Columbia Daily Spectator Makes Moves to Go (Mostly) Online
As of late, one particular Ivy League school has been making lots of changes to its format—for instance, just last week, its editor decided to begin printing weekly as opposed to daily in the hopes of coming out with more issues that are packed with information as well as being able to help the state of the environment by reducing the paper-cost of the publication. Columbia is the first of the Ivy League schools to make this move. The Columbia Daily Spectator, founded in 1887, has printed on a daily basis for more than a hundred years.
Now, along with its innovation in printing schedules, the Daily Spectator may also be the first Ivy League university to transition into the digital format. Its Editor-In-Chief moved for the change to (mostly) online printing last week, citing that this would help their marketing and distribution greatly. Among the advantages of moving to the online format would be the ease of updating (as is usually needed in newspapers), as well as being able to use print budgets for more productive endeavors such as staffroom equipment, seminars and travel for stories which take place outside campus.
While the Editorial Staff of the Daily Spectator say that they won’t be moving away from the print format completely—they will only be reducing the number of copies printed and removing a couple of the print sections, making them only available online—the suggestion has incurred a couple of concerns from the alumni, some of whom support the paper financially. As most of the editors are in agreement with the move, a couple of baby steps toward the transition have been made, including the purchase of the domain names for the Daily Spectator and the canvassing of a possible web developer for the new online format.
The current Daily Spectator site only contains contact information, publishing schedules and a couple of “freebie” articles.
Despite this and the agreement of most of the trustees at least informally, a formal vote will be taken within the week to determine whether or not the move will be made.
A flurry of e-mails have been passed back-and-forth between the Editorial Staff and the paper’s Board of Trustees. Mr. John R. Mac Arthur, who is an advocate for print says that he can see the consumer value of going online but does not support it—he goes on to say that he values print because it is a tradition: one that he feels the current staff have no business changing.
Other trustees beg to differ: Michael Ouimette, who also acts as publisher of the Daily Spectator, says that this is one step to securing the paper’s future—the online format is here, and there is no surer step that needs to be taken; he says this will also allow the staff to focus on the quality of the stories as opposed to the layout or rampancy of the printing schedule.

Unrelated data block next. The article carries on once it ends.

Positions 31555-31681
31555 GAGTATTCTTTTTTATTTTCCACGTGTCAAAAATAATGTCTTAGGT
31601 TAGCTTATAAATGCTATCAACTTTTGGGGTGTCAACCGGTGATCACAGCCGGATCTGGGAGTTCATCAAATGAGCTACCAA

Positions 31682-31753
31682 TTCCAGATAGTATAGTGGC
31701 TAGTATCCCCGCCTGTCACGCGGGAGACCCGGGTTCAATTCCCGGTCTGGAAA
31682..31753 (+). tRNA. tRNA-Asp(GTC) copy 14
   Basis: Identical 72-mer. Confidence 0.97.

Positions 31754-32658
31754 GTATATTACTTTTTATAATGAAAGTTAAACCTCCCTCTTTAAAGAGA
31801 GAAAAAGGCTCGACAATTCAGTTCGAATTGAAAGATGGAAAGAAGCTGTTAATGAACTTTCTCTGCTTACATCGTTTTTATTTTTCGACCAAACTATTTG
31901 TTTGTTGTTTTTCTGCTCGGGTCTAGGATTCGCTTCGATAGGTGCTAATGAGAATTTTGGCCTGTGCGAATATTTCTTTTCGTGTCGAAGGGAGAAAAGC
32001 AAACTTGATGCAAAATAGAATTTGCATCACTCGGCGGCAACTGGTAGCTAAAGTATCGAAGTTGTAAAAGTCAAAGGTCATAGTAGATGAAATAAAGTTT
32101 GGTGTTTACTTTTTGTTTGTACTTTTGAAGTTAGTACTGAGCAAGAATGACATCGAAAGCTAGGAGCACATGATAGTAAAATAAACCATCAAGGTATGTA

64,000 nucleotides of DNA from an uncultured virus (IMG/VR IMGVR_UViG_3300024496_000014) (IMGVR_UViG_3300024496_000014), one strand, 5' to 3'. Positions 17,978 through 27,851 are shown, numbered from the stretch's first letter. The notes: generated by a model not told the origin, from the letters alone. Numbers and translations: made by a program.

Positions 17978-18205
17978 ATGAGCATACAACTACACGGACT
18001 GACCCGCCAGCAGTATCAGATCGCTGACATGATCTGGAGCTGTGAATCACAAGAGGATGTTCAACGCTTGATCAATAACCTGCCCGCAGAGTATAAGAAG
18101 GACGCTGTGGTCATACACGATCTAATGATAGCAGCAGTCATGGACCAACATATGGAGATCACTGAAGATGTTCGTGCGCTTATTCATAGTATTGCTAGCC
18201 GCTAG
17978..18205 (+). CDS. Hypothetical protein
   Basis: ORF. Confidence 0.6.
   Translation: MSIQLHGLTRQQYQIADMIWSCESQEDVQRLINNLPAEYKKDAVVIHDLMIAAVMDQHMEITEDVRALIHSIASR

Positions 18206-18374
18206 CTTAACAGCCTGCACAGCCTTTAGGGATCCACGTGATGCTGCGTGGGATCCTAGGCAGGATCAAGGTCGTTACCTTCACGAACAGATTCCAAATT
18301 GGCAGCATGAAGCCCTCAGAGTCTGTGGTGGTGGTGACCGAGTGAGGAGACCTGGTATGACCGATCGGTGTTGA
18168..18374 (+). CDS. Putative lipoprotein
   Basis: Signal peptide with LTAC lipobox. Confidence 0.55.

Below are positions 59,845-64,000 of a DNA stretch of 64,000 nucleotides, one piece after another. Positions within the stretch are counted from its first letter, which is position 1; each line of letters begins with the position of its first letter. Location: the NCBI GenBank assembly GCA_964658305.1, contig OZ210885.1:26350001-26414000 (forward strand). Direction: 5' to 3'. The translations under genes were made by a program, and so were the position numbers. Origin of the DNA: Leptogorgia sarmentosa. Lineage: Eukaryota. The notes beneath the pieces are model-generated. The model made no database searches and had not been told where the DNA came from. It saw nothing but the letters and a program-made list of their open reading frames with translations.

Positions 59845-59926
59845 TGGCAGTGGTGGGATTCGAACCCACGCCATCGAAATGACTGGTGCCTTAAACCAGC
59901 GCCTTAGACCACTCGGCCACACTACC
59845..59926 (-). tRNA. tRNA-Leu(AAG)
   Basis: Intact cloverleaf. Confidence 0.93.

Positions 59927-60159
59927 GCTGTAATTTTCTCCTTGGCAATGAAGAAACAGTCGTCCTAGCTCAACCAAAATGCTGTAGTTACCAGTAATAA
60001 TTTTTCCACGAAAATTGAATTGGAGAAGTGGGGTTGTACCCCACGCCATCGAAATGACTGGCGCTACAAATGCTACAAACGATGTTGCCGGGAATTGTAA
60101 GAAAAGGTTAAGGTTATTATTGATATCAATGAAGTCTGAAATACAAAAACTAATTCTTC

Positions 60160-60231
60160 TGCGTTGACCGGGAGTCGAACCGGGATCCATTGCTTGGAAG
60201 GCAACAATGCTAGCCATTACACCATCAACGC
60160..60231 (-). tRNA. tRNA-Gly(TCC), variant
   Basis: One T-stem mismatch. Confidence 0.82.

Wendy Brandes, the board’s Chairman says that while there has been no formal decisions made, yet she does highly encourage the move and she commends the students for thinking about the future of the paper. She says that it doesn’t matter what people think of the internet—what matters is that it’s here and it’s here to stay. Among the trustees who are going to vote next week are Stuart Karle (the former general counsel for the Wall Street Journal) and Beth Knobel (a former Moscow bureau chief for CBS News).
This move has also been brought about (as in many cases) by stuff competition from a rival publication which has been doing considerably better than the Daily Spectator in terms of capturing the students’ attention. Bwog, an independent student-run newspaper which delivers information in the online medium, allowing students to share, like and re-post their news and articles, has been the main go-to for the students since it began operations in 2006. It is now filling the place which the Daily Spectator occupied in 1968 when it covered the Vietnam war. While the Daily Spectator prints 4,000 copies a day and gets 7,000 hits on their website daily, Bwog gets 14,000 (almost double) hits per day, without any printing.
Sarah Faith Thompson, Bwog’s editor says that their online paper is where students go for news—they open the site up on their phones, laptops, tablets and have instant access almost everywhere: the site was the first to reveal the Spectator’s decisions, breaking even earlier than the Daily Spectator itself.
Last Thursday, as the Spectator was in the process of printing its latest issue, students were seen on the Library steps, checking their electronic devices and reading about the Spectator. Oddly enough, last week’s issue had the lowest distribution, with the 4,000 copies hardly being disturbed.
There have been similar rumblings going on at the Yale Daily News and Ms. Brandes says that they have to decide on the issue as soon as possible—if they’re going to turn over tradition, they will be starting the new one and are determined to be the first Ivy League school to put their official paper online, if that is what the verdict decides as per the Board of Trustees next week. Bill Grueskin, the Dean of Academic Affairs at the Columbia Journalism School, says that that is how publishing works—it’s time for them to go where the consumers are.